Members of the armed forces install concertina razor wire as protesters gather outside the military headquarters in Khartoum on Sunday. AFP
Security forces killed at least five protesters in fresh anti-government marches in Sudan, in what organisers said was among the largest turnouts in three months.
Thousands of protesters rallied outside the army's headquarters in the capital on Sunday for a second day calling on the military to back them in demands that President Omar Al Bashir resign as police fired tear gas to disperse them.
Chanting "Sudan is rising, the army is rising," crowds of men and women massed outside the complex that also houses Bashir's official residence and the defence ministry, many of them having spent the night there, witnesses said.
"After what we did yesterday, we will not leave this area now until our mission is accomplished," said protester Osama Ahmed, who spent the night outside the compound.
"We won't leave this area until he steps down," he said, referring to Bashir.
Protesters whistled and waved at military vehicles entering the compound, prompting some soldiers to wave back, a day after demonstrators said they were gathering to ask the army to "come join us."
Riot police deployed near the complex Sunday morning, firing tear gas to disperse the crowds, a witness told AFP.
A protester waves the national flag outside the military headquarters in Khartoum on Sunday. AFP
Security forces have responded to the protest movement with a fierce crackdown, killing at least 60 people according to Physicians for Human Rights, a New York-based rights group. The latest deaths raised the tally to at least 65 since protests began.
The government has said that 32 people have been killed, but hasn't updated its tally in weeks.
The rallies are being led by the Sudanese Professionals Association, an umbrella group of independent professional unions.
Sarah Abdel-Jaleel, a spokeswoman for the SPA, told The Associated Press that four people were killed in the capital city of Khartoum and another protester was killed in the neighbouring city of Omdurman.
Stone-throwing protesters clashed with security forces using tear gas, live ammunition and batons to disperse tens of thousands of people gathered outside the military's headquarters and a presidential residence in Khartoum, according to the organisers.
The Sudan Doctors Committee, an SPA affiliate, said that dozens had been wounded in rallies across the country, many of them by live ammunition.
The state-run SUNA news agency on Saturday quoted police spokesman General Hashim Abdel-Rahim as saying that one person was killed "during disturbances in Omdurman." He called the protests "illegal gatherings."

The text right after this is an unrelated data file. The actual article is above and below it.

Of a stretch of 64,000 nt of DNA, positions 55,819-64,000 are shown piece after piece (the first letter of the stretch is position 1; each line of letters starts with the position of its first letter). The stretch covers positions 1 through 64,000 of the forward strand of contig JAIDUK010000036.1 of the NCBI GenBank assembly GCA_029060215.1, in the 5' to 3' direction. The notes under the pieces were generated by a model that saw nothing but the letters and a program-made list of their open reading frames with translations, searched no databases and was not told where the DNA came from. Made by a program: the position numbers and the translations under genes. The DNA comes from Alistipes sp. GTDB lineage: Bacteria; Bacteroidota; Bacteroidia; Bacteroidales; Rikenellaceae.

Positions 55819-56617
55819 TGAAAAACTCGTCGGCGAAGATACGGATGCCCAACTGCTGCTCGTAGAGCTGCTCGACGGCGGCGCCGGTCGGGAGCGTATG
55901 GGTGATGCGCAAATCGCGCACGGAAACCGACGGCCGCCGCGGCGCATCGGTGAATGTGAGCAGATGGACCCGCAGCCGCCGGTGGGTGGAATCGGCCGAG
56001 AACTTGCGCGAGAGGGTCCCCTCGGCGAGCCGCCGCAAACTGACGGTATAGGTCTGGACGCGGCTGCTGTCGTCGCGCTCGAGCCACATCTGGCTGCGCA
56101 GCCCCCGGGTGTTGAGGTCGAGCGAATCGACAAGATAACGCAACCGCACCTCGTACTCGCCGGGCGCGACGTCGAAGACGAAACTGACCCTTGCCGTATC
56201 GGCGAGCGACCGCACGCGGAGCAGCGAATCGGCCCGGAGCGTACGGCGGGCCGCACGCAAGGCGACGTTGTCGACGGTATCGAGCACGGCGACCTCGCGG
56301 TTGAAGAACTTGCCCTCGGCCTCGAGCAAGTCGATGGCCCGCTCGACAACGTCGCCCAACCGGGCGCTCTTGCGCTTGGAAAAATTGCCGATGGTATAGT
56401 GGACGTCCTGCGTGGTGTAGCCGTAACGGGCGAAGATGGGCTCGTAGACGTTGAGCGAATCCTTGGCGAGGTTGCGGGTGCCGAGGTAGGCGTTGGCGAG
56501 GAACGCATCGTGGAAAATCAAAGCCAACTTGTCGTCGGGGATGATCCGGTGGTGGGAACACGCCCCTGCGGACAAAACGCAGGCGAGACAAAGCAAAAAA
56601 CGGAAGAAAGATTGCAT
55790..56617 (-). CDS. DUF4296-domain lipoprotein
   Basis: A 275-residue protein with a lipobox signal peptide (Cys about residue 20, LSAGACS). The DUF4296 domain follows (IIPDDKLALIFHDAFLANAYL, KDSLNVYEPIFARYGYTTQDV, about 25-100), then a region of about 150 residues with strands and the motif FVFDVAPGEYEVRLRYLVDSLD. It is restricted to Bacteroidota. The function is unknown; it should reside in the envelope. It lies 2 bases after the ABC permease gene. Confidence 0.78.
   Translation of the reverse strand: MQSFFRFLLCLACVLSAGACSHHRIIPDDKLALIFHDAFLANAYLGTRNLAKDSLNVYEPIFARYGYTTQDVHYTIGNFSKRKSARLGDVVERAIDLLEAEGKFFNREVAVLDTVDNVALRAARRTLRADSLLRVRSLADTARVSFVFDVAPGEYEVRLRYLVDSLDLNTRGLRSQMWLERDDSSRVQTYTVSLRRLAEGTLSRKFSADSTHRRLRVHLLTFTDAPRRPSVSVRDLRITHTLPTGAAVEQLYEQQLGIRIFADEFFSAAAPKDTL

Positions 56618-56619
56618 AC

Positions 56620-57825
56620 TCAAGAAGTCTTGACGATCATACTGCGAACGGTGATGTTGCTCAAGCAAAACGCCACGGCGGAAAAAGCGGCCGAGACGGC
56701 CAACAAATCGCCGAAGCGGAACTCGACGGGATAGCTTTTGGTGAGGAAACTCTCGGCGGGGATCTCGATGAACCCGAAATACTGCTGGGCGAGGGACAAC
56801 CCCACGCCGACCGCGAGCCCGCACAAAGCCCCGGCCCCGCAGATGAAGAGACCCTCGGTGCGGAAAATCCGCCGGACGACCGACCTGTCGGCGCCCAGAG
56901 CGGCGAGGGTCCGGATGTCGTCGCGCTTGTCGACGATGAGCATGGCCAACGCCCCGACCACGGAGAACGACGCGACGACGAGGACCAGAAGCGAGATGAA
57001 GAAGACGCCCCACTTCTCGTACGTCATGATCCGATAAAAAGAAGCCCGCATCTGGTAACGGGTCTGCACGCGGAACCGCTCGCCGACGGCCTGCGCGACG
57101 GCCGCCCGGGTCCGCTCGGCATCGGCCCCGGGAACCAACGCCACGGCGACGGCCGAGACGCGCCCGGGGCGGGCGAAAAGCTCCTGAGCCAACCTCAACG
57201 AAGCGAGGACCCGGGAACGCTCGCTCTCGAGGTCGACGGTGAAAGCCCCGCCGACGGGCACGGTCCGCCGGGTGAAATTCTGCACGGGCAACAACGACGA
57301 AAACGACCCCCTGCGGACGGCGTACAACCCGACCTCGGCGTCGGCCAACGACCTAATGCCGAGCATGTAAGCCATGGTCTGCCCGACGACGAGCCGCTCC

Bashir has offered little in the way of concessions, beyond calling for a national dialogue and asking parliament to postpone constitutional amendments that would allow him to seek a new term in next year's elections.
The appointment of Lieutenant General Abdel Fattah Al Burhan Abdelrahman as the new head of Sudan’s transitional military council is a step in the right direction and one can now expect the country’s democratic transition to take place in a systematic and peaceful manner.
If you want to understand what’s going on in Sudan today, it’s worth imagining the same events on home turf. So let’s pretend for a moment that London is Khartoum, Europe is the Middle East, and that extraordinary things are unfolding on your doorstep. A major protest is taking place in Westminster. People are asking for change.
At this point of time when Sudan is going through troubled times, peace and restraint are key aspects and it is important that the country’s democratic transition takes place in a systematic and peaceful manner. As reflected in the well-meaning Twitter message by Dr Anwar Bin Mohammed Gargash, UAE Minister of State for Foreign Affairs,
Three named accused have been arrested and a manhunt has been launched for a fourth who remains unidentified, police said.
US Democratic lawmakers on Friday called President Donald Trump’s latest anti-immigration initiatives “unacceptable” and warned his administration against misappropriating funding authorized only for humanitarian use.
"There are 18 Indian and five crew members from Russia, Philippines, Latvia and other countries on board of Stena Impero. The captain is Indian, but the tanker is UK-flagged."